Literature and Science:
In ancient times, the education of the people of a country consisted of the study of language. Thus in ancient India, an educated man was a man of Sanskrit learning. Education is almost every country of Europe, in earlier times means nothing but the study of Greek and Latin. The beauty of natural scenery, our admiration for the great God who created this wonderful world, love, chivalry and heroic deeds of individuals and nations-these formed the earliest themes of ancient languages. Mental philosophy came next. Last came the science. In ancient Europe, Socrates and Aristotle first conceived the rudimentary principles of scientific thought and laid down the laws of accurate thinking. And, in modern Europe, it was the mastermind of Bacon that laid down the foundation of modern scientific investigation. Thus in ancient times, all education was literacy, and scientific education was of late growth.
Education, in the present age, means both literacy and scientific education. But so numerous are the various branches of learning both literacy and scientific, that it is impossible for even a man of the most capacious intellect to be tolerable familiar with all of them. May, the scope of human knowledge in any of these branches is expanded to such an extent that it might for the long life research of a naturally gifted man to master it thoroughly. Modern Education, therefore, means a general knowledge of many things and a special knowledge of one or two popular branches of study. It is our tastes and natural aptitudes we are best fitted to specialize. By proper education, as Lord Brougham puts it we, “Know something of everything of something”.
So by knowing something of everything, we affect a harmonious development of all our intellectual and moral faculties. Poetry chastens our thoughts and purifies and elevates our souls. Philosophy gives us an insight into the true meaning of life and makes us reflective and serious. History widens our knowledge of the human race and broadens our sympathies. Logic trains our reasoning faculties and guards us against the fallacies of loose thinking. Mathematics gives accuracy to our thoughts and elevates the mind by giving us an idea of the Infinite. The Physical Science-Chemistry, Botany, Physiology, Zoology, and quite a number of them give us a knowledge of the laws and processes that regulate the animal, vegetable and mineral kingdoms and thus impress our minds with the knowledge of the grandeur and wisdom of providence that is manifest in every natural phenomenon. Each of these departments of knowledge is more or less intimately connected with every other.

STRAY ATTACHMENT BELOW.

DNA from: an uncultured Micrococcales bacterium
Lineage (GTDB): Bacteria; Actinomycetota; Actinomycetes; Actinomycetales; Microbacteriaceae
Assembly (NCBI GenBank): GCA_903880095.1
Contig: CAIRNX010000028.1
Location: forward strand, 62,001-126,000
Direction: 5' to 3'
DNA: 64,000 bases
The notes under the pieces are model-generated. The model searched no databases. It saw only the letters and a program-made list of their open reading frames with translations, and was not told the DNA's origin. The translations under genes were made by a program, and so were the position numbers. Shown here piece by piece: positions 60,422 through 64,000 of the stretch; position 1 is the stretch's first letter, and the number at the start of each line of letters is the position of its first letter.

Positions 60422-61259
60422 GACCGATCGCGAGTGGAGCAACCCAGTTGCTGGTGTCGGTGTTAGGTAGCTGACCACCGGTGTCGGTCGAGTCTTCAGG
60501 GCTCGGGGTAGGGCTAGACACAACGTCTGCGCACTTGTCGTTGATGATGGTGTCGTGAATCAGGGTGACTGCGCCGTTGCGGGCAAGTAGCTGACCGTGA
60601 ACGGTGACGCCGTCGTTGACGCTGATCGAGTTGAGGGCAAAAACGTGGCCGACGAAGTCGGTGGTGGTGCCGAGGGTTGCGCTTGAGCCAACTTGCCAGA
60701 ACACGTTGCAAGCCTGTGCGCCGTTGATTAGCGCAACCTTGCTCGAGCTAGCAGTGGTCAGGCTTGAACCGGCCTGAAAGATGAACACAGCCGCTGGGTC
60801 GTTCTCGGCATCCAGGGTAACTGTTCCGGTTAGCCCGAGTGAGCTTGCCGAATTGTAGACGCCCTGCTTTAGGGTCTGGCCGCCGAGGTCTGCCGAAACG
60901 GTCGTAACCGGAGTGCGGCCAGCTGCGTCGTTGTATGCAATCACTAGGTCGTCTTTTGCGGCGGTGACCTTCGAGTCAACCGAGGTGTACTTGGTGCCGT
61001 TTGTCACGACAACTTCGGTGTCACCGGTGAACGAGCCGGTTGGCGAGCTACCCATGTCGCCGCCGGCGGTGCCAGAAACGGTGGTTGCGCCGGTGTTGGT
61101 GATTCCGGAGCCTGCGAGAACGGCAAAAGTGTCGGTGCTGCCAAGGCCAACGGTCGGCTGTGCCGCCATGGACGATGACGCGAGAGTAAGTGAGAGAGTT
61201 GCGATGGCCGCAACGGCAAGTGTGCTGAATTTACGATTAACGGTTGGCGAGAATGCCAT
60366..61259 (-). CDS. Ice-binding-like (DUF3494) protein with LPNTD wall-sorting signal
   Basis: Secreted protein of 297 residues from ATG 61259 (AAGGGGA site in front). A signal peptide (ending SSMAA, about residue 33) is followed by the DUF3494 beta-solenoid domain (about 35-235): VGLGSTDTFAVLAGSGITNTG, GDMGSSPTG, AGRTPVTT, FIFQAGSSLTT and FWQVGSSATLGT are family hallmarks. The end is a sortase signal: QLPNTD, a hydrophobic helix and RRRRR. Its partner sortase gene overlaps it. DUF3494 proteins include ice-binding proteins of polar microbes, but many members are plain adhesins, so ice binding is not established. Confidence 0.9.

It is, therefore, foolish to try to extol any one of these branches of knowledge to the detriment of another. All knowledge is one, just as the human mind, which grasps the various branches of it, is one. Each branch of study supplements the other, and each renders us substantial help in attaining a comprehensive understanding of the whole. Those who are eager to establish the superiority of scientific education over literacy by pointing out the wonders of scientific invention and by stressing on the material comforts which science have conferred on us fail to recognize the truth that these discoveries and inventions of science cannot make men happy without purer and nobler natural instincts and impulses to control and regulate them, those, again, who belittle the importance of these discoveries and inventions as being materialistic, forget that a deeper knowledge of the mysteries of physical nature gives us a nature. Thus the knowledge of the sciences imparts a sublimer tone to our poetry, history and philosophy and the study of these latter furnishes our minds with truths and inspirations that lead to the discoveries of natural science.
We read in the ancient Upanishads of the Hindus that everything in nature vibrates with the very same life force that quickens the mind and body of man. The principle of life is the same everywhere, and what appears to be dead matters, also pulsates with the same force that is manifest in a highly developed form in man. This principle of the unity of life in all things as laid down in the Upanishads is echoed and reechoed in the literature and poetry of India. The great man (Dr J. C. Bose) who has scientifically proved that plants also are as scientist as human beings, drew his inspiration from the literature of his country. It was reserved for a Hindu to demonstrate scientifically to the world this great truth that already exists in his literature in religious and poetic form.
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